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Search engines and databases allow you to use consecutive string search (such as "this is a test"), which matches this is a test that will match, but won't match test this is a.

I know that some databases have built-in features that allow you to use the same functionality without writing a single line of code (e.g. MySQL's full text search). That's not the kind of answer I am looking for.

What I want to know is what kind of algorithm and database structures are used to enable this fast searching of strings.

What would the indexed table look like given the above example? Would it be something similar to this?

// IndexedItemID | Position | Word
1 | 0 | this
1 | 1 | is
1 | 2 | a
1 | 3 | test
1 | 4 | that
1 | 5 | will
1 | 6 | match
2 | 0 | test
2 | 1 | this
2 | 2 | is
2 | 3 | a

Now that there are indexed items, how do you efficiently create a SQL statement that matches those items?

Here's one example I can think of:

select IndexedItemID form
  (select IndexedItemID, Position from indexedWords where Word = "this") as word1Position
where
  exists(select * from indexedWords where IndexedItemID = word1Position.IndexedItemID AND Word = "is" AND Position = word1Position.Position + 1)
  AND exists(select * from indexedWords where IndexedItemID = word1Position.IndexedItemID AND Word = "a" AND Position = word1Position.Position + 2)
  AND exists(select * from indexedWords where IndexedItemID = word1Position.IndexedItemID AND Word = "test" AND Position = word1Position.Position + 3)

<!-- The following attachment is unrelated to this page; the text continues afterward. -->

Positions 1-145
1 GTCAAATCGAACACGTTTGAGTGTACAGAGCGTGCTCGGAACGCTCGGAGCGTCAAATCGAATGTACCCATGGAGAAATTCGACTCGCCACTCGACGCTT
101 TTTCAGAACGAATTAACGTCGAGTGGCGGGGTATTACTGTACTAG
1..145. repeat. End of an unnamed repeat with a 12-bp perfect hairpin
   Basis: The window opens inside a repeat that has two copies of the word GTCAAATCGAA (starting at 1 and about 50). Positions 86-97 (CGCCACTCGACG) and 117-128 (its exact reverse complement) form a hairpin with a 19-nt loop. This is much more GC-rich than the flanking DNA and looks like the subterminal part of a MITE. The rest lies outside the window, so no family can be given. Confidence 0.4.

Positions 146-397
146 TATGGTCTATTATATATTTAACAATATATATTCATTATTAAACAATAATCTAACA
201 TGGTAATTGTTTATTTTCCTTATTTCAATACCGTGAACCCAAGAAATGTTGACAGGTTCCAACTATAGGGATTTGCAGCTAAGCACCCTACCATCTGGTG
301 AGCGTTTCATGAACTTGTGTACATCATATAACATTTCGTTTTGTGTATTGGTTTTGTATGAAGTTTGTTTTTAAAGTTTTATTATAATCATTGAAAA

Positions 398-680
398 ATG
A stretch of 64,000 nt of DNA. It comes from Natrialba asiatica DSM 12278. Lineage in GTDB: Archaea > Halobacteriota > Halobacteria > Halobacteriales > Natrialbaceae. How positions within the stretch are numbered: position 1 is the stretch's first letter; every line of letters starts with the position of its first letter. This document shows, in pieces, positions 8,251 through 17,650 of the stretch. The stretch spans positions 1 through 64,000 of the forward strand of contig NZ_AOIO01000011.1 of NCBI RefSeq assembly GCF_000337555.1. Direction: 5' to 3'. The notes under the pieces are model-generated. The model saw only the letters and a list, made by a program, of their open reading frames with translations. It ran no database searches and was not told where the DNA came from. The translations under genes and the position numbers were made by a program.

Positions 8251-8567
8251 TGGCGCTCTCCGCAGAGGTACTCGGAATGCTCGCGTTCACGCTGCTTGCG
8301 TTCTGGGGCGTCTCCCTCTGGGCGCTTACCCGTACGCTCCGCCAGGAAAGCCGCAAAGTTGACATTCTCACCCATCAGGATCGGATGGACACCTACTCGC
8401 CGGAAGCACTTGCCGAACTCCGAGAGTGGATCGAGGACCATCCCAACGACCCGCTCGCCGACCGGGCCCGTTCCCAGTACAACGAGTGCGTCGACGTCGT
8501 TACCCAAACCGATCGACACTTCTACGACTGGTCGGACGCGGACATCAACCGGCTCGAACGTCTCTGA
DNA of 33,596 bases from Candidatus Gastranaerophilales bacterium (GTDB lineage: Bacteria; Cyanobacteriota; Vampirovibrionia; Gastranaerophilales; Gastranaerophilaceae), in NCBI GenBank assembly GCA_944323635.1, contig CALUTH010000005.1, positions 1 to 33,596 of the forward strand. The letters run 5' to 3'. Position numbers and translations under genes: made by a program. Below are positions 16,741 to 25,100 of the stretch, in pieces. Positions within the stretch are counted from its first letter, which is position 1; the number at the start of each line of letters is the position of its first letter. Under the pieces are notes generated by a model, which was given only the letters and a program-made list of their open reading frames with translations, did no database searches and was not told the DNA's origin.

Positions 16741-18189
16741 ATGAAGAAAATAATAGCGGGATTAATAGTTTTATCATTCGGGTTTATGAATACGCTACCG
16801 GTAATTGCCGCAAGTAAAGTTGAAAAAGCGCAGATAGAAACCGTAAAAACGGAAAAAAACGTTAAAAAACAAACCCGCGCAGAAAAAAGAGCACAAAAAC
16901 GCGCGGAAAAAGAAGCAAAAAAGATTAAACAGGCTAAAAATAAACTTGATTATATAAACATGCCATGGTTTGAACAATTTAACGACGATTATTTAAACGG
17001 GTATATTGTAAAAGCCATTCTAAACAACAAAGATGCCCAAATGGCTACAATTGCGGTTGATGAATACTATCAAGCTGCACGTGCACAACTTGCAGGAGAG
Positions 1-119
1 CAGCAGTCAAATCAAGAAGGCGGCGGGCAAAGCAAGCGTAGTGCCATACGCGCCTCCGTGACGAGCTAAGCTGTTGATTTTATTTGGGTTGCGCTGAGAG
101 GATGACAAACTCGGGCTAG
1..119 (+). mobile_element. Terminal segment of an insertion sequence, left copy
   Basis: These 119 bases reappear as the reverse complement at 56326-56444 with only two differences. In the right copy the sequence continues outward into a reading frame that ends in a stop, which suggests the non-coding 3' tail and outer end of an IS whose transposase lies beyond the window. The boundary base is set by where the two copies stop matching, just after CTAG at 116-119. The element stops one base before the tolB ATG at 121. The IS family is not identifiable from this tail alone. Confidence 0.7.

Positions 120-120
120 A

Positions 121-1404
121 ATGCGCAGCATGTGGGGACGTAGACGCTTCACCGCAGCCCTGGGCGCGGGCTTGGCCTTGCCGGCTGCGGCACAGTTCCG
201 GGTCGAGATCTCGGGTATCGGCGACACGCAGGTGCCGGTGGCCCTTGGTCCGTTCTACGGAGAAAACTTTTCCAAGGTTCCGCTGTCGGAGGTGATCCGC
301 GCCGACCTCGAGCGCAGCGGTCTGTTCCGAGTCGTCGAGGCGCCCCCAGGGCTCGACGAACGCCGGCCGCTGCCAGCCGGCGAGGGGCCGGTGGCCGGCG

I'm sure there is probably a more standardized way that's more efficient.

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MySQL's full text indexing is open source afaik, so download & find out :) –  Wrikken Oct 7 '10 at 20:46

3 Answers 3

You probably want to look at Trie. They are very efficient in scenarios like this, but consumes a lot of memory to store the whole structure.

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What you want is sorted inverted index of words from your document. Basically if your text is

"Here is an example sentence. This is how you index things" you turn this into:

Here: 1
is: 2, 7
an: 3
example: 4
......
......

Then when you are searching for a sequence of words, you lookup the list of positions for each word. Now you want to walk the list of sorted positions simultaneously, as if you were trying to merge the lists. while merging the lists it would be easy to spot anywhere where the list of words occur in the exact sequence you want them to.

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I am not sure how the sql database would narrow down it's search but eventually it will come down to a string matching.

When you have a target string and a pattern string, the simplest way to do the comparison is to start at the beginning of the target string and try matching it with the pattern string character-by-character. If the match fails, you advance to the next character in the target string and repeat the above step. This is obviously inefficient because the complexity is of the order O(m*n) where m is the number of characters in the pattern string and n is the number of characters in the target string.

There is an algorithm called Rabin-Karp algorithm that can perform this search in O(m+n) using hashing.

Of course, mysql could have computed hashes that would would help reduce the number of target strings.

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